It belongs to the family ‘Phocidae’ or ‘true seals’ which also include the extinct Caribbean monk seal and the Mediterranean seal.
It has been named after H.H.Schauinslandi, a German scientist who discovered the first skull of the Hawaiian monk seal in the year 1899 on the Laysan Island.
In fact, it has been named as a monk owing to the growth of short hairs on its head.
Picture 1 – Hawaiian Monk Seal
Source – www.kauaimonkseal.com
Like all other seals, Hawaiian monk seals are also pinnipeds, which mean that they are carnivorous by nature.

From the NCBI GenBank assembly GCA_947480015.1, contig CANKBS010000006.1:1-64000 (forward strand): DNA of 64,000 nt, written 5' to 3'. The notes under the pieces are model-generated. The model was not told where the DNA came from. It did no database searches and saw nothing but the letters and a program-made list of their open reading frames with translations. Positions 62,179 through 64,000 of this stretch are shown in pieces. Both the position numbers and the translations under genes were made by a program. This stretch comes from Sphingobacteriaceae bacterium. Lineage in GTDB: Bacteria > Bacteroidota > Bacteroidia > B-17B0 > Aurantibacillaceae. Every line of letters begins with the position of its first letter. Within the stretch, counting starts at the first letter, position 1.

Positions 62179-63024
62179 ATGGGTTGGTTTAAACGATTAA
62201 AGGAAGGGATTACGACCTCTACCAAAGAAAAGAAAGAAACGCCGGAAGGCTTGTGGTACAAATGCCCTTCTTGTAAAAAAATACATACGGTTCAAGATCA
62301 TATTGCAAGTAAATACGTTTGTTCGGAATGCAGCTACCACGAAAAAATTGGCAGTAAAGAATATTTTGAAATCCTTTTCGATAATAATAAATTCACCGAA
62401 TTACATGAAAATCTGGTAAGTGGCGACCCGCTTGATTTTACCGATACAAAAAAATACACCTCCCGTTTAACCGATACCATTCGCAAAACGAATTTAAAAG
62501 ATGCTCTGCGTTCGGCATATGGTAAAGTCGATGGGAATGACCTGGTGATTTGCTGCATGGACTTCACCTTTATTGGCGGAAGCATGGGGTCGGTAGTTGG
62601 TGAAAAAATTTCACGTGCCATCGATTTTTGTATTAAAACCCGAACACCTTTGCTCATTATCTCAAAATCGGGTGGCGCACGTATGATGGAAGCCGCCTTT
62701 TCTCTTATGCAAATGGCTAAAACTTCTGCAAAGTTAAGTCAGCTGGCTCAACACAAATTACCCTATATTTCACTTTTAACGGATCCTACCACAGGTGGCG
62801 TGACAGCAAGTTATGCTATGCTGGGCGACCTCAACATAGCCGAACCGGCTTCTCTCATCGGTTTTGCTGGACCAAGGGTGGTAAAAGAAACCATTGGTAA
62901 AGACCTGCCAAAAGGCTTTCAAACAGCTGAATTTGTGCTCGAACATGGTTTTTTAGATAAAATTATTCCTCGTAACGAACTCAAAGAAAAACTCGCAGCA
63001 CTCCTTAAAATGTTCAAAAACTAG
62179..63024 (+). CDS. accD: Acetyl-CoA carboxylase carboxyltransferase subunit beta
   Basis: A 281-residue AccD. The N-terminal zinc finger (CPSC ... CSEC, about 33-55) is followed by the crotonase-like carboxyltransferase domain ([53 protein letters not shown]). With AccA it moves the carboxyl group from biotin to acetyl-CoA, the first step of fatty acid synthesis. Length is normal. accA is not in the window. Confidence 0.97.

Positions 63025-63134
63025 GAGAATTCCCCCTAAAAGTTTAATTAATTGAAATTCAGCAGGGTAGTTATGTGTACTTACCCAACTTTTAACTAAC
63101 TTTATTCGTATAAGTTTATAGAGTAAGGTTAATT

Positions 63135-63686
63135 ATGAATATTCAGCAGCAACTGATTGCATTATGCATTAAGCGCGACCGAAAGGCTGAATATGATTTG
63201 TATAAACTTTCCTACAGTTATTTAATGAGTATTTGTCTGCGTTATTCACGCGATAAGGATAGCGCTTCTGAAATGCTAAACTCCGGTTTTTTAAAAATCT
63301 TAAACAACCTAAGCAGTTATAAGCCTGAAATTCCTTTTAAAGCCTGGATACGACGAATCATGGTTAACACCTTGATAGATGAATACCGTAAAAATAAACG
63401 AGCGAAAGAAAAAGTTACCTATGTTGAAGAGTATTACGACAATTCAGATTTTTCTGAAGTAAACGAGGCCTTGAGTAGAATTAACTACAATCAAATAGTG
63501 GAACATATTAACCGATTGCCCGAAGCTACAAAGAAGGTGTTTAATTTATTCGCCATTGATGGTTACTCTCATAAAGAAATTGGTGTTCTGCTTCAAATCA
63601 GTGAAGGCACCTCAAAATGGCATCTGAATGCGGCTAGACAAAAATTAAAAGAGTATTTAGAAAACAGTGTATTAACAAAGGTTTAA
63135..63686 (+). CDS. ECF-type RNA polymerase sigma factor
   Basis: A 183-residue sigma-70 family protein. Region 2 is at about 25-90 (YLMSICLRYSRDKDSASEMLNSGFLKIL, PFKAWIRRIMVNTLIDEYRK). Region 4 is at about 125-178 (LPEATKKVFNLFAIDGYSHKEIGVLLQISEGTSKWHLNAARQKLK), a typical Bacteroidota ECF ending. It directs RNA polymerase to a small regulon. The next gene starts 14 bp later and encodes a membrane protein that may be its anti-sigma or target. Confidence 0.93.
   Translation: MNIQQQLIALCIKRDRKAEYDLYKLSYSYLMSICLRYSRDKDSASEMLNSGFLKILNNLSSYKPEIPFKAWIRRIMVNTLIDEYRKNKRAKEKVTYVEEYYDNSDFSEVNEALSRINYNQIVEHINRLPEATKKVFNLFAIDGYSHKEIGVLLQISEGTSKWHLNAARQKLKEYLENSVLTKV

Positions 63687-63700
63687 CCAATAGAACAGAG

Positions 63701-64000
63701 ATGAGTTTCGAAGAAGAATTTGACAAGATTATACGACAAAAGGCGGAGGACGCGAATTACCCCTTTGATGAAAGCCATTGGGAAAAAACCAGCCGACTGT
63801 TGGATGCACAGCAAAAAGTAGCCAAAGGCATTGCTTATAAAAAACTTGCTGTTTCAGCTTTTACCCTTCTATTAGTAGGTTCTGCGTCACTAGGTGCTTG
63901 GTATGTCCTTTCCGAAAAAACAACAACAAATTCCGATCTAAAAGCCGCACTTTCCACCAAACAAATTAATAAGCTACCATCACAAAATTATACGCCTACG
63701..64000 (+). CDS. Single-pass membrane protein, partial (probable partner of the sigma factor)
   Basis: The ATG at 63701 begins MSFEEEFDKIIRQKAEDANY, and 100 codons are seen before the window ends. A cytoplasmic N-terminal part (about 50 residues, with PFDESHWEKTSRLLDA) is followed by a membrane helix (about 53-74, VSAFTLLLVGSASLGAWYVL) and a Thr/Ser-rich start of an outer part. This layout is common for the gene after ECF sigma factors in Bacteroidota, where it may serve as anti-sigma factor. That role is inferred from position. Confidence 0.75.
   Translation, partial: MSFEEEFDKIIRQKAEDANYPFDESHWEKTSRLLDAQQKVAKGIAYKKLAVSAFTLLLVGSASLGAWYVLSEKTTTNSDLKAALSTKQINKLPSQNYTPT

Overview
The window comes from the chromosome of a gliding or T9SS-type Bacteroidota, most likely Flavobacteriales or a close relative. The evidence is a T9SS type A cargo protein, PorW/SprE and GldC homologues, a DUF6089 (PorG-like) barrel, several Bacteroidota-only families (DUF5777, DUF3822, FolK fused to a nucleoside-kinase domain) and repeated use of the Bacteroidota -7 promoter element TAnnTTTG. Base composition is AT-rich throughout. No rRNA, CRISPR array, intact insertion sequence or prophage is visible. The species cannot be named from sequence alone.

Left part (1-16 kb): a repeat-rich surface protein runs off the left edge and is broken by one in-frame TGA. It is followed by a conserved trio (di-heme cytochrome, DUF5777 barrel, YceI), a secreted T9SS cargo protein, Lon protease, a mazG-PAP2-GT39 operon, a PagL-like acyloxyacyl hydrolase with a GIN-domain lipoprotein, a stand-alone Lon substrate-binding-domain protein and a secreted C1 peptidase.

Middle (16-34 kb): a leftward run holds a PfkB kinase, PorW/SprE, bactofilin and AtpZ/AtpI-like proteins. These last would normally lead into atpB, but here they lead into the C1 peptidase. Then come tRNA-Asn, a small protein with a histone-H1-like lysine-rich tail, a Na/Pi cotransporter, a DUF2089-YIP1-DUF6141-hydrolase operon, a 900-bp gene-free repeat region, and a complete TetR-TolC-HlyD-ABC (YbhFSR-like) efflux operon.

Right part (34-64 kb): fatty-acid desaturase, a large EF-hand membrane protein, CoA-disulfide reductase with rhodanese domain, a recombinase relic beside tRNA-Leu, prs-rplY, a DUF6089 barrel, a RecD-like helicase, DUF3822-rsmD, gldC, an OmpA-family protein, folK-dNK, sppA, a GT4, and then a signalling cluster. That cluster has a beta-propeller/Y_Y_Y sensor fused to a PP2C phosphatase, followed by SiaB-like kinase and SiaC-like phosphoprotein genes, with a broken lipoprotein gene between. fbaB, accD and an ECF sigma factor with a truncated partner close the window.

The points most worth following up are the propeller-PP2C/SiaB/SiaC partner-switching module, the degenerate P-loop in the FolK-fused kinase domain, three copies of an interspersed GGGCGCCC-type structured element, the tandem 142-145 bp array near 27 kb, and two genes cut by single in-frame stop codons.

Scientific discoveries have revealed that the Hawaiian monk seals have been living in the oceanic waters surrounding the Hawaiian Islands for millions of years.
It is a product of convergent evolution. This suggests that it has evolved with time to adapt itself to the environment. The Hawaiian natives call it ‘Ilio-holo-i-ka-uaua’, which literally means the ‘dog that runs in rough water’ because it is usually seen to swim alone or in a very small group. They are considered to be the most primitive of all the living seals. But unfortunately, the number of seals has dwindled due to various anthropogenic activities. And the extent of such activities has gone to such an extent that these sea hunters face the danger of becoming extinct. This has given the vent to undertake measures to protect and conserve the species and so it is considered to be among the most endangered species of seals or mammals on earth.